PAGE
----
Friday, October 10, 2014

With Stomachs Rumbling

Did you hear about the Chinese poet Wang Zang who was arrested on October 1 for a Twitter post supporting the Hong Kong protests and their Umbrella Movement? (Many headlines about it have been along the lines of "Chinese poet faces jail for possession of umbrella." Read the PEN article about it here.)


Blue Umbrella by Don2G

Today, we have a poem by Hong Kong poet Leung Ping-kwan:


Leung Ping-kwan

Cauldron
by Leung Ping-kwan
Translated by John Minford and Chan Oi-sum 1996

As the Zhou Dynasty rebuilt the Empire
and celebrated the unity of All-Under-Heaven
courtiers were honoured, ceremonial music composed,
metals melted, vessels cast, new injunctions set in bronze, power revalidated.
The grand banquet commenced, noblemen and elders took the places of honour;
while savage fauna bubbled restlessly in the cauldron,
a sober phoenix motif replaced the gruesome mask of the Beast

Our humble bellies have ingested a surfeit of treachery
eaten their fill of history, wolfed down legends --
and still the banquet goes on, leaving
an unfilled void in an ever-changing structure.
Constantly we become food for our own consumption.
For fear of forgetting, we swallow our loved ones,
we masticate our memories and our stomachs rumble as we look outwards.

Read the rest on Leung Ping-kwan's site (look at "Archives" and search for "Cauldron")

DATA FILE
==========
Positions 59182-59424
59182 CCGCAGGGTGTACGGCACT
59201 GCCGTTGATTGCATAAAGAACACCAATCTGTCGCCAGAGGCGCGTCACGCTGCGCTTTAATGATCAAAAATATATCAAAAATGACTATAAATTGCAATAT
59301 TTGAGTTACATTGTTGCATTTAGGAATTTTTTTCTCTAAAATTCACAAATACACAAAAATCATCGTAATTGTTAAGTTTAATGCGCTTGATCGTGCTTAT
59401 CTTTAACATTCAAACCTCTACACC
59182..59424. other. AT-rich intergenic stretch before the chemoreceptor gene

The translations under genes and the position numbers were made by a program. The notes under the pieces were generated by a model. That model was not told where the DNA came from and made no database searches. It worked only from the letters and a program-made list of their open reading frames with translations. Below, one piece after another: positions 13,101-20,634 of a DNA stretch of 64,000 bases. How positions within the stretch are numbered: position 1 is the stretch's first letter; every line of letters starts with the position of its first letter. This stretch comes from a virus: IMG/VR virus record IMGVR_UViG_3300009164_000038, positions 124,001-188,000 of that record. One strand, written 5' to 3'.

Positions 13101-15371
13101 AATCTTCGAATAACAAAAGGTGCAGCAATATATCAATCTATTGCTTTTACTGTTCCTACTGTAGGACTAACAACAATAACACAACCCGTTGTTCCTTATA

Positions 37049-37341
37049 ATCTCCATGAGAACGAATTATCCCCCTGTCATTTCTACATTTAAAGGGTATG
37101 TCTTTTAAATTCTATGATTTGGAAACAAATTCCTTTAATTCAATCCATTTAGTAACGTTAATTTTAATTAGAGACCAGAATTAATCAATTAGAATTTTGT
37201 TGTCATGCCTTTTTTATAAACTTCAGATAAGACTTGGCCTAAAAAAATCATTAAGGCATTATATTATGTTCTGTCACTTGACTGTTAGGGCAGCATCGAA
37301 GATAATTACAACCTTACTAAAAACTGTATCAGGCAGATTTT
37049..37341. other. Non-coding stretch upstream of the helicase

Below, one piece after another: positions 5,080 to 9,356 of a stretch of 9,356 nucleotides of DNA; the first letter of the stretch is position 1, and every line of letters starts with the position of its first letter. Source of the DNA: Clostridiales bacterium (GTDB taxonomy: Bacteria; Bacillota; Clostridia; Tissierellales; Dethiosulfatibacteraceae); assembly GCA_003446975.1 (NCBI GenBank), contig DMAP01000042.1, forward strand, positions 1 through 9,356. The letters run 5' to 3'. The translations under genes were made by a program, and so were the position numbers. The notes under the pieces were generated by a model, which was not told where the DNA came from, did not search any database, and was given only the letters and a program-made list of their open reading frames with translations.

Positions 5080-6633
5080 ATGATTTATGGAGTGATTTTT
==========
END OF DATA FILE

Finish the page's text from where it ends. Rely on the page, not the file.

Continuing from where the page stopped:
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You can find the Poetry Friday round-up at The Miss Rumphius Effect.

10 comments:

LInda Baie said...

I couldn't find the proper translation of the rest, Tabatha, & Google translate was a garbled mess. But the part you shared is interesting to connect the poem to the protests & the arrest.

Tabatha said...

Here's the rest, Linda. Sorry it was so hard to find on the site!

Creation’s aspirations are trussed,
caught tight by the luminous bronze.
In his campaign against the Chu, the southern state,
as the Emperor approached the wilderness beyond the Central Plain,
ten thousand bawled for the rustics beyond the pale,
to make their low bow of homage;
Stone and metal engraved; vessels fashioned; tintinnabulations of history.

The proclamations sit heavy on the stomach,
destroy the appetite; the table is altogether overdone.
May I abstain from the rich banquet menu,
eat my simple fare, my gruel, my wild vegetables,
cook them, share them with you? Is there a chance
your pomp and circumstance could ever change,
evolve slowly into a new motif, some new arabesque of beauty?

Doraine Bennett said...

"new injunctions set in bronze" says so much. Thanks for sharing this.

jama said...

I wish I were more historically savvy in order to grasp more fully the context of Leung's words. The metaphor of feasting and banquet is powerful ("we swallow our loved ones"). This is the second poem shared today with "tintinnabulation" in it. Maybe the translator was a Poe fan. :)

Andromeda Jazmon Sibley said...

"eaten their fill of history, wolfed down legends --
and still the banquet goes on, leaving
an unfilled void in an ever-changing structure.
Constantly we become food for our own consumption. "

wow. thanks for sharing this.

Michelle Heidenrich Barnes said...

Powerful stuff... both the poem and the history being made today. I am concerned about how it will all end, though.

Violet Nesdoly said...

I was thinking how much he says with a few well-chosen metaphors. One appreciates the power and subtlety of poetry when it's used in political comment like this. No wonder poets get arrested in repressive regimes.

Heidi Mordhorst said...

Tabatha, you broaden my horizons every single time. Thanks.

Mary Lee said...

What Heidi said. Times 10.

Bridget Magee said...

I never know what inspiring story/poem I'll find when I visit your blog, Tabatha. I'm never disappointed. Thank you for expanding my view of the world. =)